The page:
By Frances Harrison
BBC News, Tehran
This is not the first time Iran has seized British sailors for allegedly intruding into its territorial waters - the same thing happened to eight UK servicemen in 2004.
Ayatollah Khamenei made a defiant start to the Persian new year
But this time there are reasons why it could be more serious.
The incident comes just two days after Iran's Supreme Leader Ayatollah Ali Khamenei gave an unusually aggressive speech to mark the new Persian year.
He said: "In case the enemies of Iran intend to use force and violence and act illegally, without a doubt the Iranian nation and officials will use all their capabilities to strike the invading enemies."
It was an oddly defiant and hostile tone to strike for a new year speech.
One commentator, Sayeed Laylaz, has drawn a parallel with President George W Bush's state of the nation address in January, which was followed immediately by a US attack on an Iranian office in Irbil in northern Iraq and the seizure of five Iranians who are still being held by the US.
Mr Laylaz points out that the speech of Mr Khamenei was swiftly followed by the capture of the British sailors.
So far Iran has not indicated what political capital they plan to make out of the captured sailors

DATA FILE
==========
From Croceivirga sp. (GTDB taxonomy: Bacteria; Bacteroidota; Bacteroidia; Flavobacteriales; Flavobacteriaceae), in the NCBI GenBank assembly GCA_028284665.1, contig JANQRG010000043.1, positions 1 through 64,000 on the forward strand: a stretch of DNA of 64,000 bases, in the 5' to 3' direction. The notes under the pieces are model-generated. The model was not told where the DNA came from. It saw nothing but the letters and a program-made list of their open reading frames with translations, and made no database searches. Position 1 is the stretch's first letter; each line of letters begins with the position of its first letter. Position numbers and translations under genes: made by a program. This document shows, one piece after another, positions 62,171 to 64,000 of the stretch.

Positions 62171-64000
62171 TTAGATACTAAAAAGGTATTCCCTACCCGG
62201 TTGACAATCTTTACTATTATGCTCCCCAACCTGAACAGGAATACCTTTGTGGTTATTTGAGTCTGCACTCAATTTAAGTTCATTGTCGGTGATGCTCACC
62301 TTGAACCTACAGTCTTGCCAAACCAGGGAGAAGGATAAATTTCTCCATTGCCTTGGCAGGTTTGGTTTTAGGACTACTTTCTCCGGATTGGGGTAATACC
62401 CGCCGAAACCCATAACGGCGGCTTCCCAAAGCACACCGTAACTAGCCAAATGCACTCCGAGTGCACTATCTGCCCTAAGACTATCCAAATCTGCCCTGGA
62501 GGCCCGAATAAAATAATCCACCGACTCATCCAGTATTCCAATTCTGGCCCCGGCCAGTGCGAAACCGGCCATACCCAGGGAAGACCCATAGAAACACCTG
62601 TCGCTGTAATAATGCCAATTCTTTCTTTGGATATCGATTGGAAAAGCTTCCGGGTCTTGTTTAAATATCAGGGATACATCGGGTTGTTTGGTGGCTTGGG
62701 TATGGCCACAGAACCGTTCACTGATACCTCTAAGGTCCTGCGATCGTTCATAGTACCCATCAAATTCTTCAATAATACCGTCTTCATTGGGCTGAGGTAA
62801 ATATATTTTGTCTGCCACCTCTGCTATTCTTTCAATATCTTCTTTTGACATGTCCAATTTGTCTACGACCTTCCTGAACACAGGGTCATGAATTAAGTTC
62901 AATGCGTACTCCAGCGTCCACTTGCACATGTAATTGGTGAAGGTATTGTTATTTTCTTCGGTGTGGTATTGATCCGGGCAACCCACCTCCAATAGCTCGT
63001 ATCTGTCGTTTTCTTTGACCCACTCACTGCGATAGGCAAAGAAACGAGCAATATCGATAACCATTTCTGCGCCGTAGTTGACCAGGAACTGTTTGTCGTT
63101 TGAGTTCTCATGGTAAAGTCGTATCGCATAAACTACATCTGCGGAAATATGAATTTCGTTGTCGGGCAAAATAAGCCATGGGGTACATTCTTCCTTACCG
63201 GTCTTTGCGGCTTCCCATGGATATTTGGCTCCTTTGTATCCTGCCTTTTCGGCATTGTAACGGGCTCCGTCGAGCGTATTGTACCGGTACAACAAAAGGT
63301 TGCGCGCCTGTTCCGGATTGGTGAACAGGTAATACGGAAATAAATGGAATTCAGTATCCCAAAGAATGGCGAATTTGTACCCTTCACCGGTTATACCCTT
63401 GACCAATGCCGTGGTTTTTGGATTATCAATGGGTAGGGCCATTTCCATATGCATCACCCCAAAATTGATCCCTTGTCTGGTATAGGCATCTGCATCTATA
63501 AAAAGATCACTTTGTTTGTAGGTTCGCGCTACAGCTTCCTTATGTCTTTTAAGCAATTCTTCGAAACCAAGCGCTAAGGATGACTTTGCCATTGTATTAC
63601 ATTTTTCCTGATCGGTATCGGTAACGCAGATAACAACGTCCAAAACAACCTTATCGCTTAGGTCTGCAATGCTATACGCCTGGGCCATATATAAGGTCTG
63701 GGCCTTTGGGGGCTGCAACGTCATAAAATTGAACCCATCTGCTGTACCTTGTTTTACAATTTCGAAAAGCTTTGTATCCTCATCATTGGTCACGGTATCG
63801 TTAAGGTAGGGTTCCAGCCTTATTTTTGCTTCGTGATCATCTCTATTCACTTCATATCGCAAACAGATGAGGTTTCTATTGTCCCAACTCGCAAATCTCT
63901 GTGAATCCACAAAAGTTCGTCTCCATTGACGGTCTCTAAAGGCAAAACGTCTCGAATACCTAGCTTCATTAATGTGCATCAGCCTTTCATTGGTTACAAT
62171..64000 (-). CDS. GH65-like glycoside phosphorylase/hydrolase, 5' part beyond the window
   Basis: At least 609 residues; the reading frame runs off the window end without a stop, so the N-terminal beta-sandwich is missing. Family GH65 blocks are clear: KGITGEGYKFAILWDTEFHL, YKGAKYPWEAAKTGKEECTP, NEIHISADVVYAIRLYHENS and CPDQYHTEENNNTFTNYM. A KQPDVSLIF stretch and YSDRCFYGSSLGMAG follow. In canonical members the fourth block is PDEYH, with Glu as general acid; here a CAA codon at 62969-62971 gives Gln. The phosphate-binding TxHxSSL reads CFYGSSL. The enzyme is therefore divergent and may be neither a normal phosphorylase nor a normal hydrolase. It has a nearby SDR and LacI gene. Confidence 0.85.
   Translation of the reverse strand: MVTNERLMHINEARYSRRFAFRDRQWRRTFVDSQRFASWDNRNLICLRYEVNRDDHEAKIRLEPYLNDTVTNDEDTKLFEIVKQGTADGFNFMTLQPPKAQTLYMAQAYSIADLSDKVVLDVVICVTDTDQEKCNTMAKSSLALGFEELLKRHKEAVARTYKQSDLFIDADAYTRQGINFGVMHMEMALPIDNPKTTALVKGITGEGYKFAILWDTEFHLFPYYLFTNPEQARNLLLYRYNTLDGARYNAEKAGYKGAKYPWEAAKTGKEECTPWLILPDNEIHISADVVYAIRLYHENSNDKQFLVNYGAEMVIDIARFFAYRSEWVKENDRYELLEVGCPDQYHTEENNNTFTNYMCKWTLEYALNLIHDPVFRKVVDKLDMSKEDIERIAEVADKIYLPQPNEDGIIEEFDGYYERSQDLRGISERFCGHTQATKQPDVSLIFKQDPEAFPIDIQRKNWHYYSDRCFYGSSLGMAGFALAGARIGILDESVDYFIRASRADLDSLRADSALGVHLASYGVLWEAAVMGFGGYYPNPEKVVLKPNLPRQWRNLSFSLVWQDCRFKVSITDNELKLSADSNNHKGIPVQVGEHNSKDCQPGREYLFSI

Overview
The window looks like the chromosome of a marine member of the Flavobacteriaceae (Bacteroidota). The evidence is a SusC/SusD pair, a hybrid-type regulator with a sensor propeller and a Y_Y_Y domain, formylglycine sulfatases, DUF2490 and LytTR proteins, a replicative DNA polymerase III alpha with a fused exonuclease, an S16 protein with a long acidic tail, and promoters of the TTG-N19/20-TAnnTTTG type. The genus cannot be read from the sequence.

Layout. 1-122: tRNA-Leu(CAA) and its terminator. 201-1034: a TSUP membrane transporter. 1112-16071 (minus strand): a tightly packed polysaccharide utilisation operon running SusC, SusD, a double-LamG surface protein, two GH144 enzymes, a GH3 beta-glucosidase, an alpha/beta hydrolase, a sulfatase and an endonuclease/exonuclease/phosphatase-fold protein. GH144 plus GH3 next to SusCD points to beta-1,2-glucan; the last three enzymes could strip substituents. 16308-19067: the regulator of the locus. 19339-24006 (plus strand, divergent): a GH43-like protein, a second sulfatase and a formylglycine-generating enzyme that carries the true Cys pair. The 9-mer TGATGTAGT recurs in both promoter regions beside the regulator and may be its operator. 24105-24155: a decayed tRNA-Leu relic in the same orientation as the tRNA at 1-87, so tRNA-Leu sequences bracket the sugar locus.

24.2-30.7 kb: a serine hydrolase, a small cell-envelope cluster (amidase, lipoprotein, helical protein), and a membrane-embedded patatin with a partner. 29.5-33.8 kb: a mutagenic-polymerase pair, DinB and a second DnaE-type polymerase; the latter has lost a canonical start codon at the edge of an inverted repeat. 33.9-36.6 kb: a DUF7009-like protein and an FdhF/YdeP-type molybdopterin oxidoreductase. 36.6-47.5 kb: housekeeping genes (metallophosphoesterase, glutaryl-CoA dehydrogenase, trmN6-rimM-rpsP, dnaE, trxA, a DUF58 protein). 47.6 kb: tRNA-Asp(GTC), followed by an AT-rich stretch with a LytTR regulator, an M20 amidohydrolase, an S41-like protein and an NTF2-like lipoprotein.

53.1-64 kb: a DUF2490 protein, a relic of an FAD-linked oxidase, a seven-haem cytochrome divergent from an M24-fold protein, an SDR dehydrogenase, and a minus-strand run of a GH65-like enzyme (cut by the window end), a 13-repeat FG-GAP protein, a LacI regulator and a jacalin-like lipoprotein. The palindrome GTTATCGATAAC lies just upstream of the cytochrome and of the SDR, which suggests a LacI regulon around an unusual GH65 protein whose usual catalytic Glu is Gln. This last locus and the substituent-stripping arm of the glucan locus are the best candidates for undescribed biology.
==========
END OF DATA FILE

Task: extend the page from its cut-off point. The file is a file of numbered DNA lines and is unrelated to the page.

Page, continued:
Then there is the timing of the capture of the sailors, the day before a key vote in the UN Security Council on imposing a second raft of sanctions on Iran over its nuclear programme.
Iranian political scientists say there are factions in the Revolutionary Guards who are spoiling for a fight - extreme hardliners who think if a confrontation with the West is inevitable it is better it happen over the nuclear issue than Iran's human rights record.
There has also been more international condemnation this time, whereas in 2004 it was treated as a bilateral issue between Britain and Iran.
Some in Iran argue that the authorities have much less to lose from aggressive behaviour now, with no negotiations currently underway on the nuclear issue.
Sayeed Laylaz compares Iran to a cornered cat that has no option but to strike back.
Global concern is already high over Iran's nuclear programme
The argument is that Tehran is so isolated internationally that it needs an asset - a card to play to force the West to engage.
If this is the thinking it might explain why it is British military forces who've been seized and not Americans, because the British still have diplomatic relations with Tehran - unlike the US.
So far the Iranian authorities have not indicated clearly their intentions, what if any political capital they plan to make out of the captured sailors.
The worry is that the situation will worsen considerably if Iran links the fate of the British to that of the five Iranians held by the Americans in Iraq.
The US says those five men are elite Revolutionary Guards up to no good in Iraq. Tehran says they are diplomats.
The situation could complicated further if a clear link is made to UN action against Iran's nuclear programme.